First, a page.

When Are Food-grade Lubricants Required?

Noria Corporation
Tags: food grade lubricants

"Which types of machinery require food-grade lubricants?"

There is not a specific type of equipment that requires food-grade lubricants. Instead, the requirement is based on the application. Any application in which there is a possibility of incidental contact or intentional direct contact with food would require the use of food-grade lubricants.

Most people who work in and around food manufacturing, processing and packaging are aware of the H1, H2 and H3 designations. These designations were established by the United States Department of Agriculture (USDA) and represent the various categories of food-grade lubricants.

H1 lubricants are identified as being food-grade lubricants used in food-processing environments where there is the possibility of incidental food contact. H2 lubricants are food-grade lubricants used on equipment and machine parts in locations where there is no possibility of contact. H3 lubricants are food-grade lubricants, typically edible oils, used to prevent rust on hooks, trolleys and similar equipment.

The relatively new Food Safety Modernization Act (FSMA) of 2011 has changed the way companies treat lubricants for their food-related plants. The term "food-related" would include the paper plant that makes the box in which your cereal is packaged, the plastic manufacturer that makes the wrapper on your candy bar, and the stamping facility that makes the can for your soda. Along with imported food, this legislation also covers the manufacturing, packaging and shipping of pet food as well.

When the FSMA was introduced, it was the first legislative mandate to the Food and Drug Administration (FDA) to require controls across the food supply. It also established registration fees. More importantly, under the FSMA there is the potential for criminal charges and/or fines for the "responsible" individuals when a violation occurs. These individuals can be anyone from the lubrication technician all the way to the company president and CEO. If the violation results in a death, the fines can be as much as $500,000 with up to three years in prison.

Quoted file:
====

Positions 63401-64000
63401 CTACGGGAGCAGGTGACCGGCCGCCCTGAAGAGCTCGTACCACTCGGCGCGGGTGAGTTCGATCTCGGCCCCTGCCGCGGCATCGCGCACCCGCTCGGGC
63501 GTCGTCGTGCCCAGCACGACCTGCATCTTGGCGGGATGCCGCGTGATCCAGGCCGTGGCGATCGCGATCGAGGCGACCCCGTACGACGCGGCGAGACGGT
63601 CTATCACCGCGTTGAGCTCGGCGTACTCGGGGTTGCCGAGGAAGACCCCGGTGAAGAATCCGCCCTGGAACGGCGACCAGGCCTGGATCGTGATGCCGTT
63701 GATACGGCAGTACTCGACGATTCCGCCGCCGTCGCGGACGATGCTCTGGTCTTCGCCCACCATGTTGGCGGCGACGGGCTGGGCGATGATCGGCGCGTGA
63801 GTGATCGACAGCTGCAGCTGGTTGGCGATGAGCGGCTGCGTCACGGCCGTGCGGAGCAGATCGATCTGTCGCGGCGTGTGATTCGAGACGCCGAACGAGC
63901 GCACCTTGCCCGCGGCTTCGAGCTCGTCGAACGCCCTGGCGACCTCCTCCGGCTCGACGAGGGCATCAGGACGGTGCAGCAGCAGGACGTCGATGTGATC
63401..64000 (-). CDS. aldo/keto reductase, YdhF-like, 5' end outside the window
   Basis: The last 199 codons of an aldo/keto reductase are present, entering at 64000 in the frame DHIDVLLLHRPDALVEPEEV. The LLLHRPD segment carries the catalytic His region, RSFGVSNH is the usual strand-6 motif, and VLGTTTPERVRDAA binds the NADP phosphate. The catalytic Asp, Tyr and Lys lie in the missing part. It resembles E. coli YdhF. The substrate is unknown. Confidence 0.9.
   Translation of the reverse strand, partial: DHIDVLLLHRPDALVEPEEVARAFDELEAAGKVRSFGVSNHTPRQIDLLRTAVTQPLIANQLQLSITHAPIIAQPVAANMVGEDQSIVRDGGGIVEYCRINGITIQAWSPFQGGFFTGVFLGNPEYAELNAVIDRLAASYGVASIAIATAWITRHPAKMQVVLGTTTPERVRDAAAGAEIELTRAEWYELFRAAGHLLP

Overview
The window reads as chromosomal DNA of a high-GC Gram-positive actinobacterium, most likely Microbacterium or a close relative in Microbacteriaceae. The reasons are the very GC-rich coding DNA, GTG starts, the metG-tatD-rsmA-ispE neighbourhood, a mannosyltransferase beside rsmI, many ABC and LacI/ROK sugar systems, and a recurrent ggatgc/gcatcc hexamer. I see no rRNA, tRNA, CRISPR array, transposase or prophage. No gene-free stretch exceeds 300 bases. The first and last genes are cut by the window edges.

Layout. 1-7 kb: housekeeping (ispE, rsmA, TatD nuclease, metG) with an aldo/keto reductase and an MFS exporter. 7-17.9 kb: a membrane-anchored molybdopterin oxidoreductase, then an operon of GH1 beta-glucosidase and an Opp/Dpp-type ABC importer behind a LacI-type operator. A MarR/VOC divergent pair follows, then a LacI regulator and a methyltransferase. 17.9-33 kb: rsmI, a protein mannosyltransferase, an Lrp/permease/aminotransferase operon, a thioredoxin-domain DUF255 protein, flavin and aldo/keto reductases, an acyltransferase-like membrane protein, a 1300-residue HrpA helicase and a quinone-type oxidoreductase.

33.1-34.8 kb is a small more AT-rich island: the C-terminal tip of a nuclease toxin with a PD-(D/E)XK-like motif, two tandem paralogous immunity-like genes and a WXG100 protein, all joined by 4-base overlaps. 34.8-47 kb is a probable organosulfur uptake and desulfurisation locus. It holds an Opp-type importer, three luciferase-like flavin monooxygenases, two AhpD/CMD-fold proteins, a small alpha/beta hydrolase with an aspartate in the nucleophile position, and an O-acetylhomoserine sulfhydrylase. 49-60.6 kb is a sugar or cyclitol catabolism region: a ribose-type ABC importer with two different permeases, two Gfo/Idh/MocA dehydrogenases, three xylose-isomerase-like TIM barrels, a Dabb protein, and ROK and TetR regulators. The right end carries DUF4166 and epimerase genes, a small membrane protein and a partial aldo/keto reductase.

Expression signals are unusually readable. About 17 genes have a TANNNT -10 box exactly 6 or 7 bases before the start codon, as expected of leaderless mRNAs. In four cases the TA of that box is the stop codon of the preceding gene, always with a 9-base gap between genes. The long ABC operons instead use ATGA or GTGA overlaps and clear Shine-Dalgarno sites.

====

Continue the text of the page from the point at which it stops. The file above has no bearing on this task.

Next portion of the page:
While this legislation was signed into law in 2011, there are windows of implementation based on the size of the plant or company. However, many of the deadlines have already passed. Also, keep in mind that there are considerable documentation requirements. Therefore, it is imperative to research the requirements to ensure you are in compliance.

The FDA's website provides additional information regarding the changes in this legislation. Several organizations also offer training specifically related to the FSMA, its potential impact, and the steps you can take to safeguard yourself and your organization from criminal liability.

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